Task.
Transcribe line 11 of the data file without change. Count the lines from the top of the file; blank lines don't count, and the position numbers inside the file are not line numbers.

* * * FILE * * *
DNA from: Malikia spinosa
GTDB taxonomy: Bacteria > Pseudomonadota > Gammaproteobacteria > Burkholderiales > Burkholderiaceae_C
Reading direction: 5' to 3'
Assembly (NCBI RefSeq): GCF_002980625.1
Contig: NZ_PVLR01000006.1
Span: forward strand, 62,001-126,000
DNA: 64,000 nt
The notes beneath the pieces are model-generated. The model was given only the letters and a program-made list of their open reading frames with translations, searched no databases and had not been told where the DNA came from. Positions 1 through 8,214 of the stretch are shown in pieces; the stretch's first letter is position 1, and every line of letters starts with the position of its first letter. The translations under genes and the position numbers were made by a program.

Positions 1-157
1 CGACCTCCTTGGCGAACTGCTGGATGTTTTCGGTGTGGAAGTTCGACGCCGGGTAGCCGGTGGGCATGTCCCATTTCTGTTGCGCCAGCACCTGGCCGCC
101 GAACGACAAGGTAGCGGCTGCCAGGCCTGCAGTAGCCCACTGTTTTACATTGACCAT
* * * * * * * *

101 GAACGACAAGGTAGCGGCTGCCAGGCCTGCAGTAGCCCACTGTTTTACATTGACCAT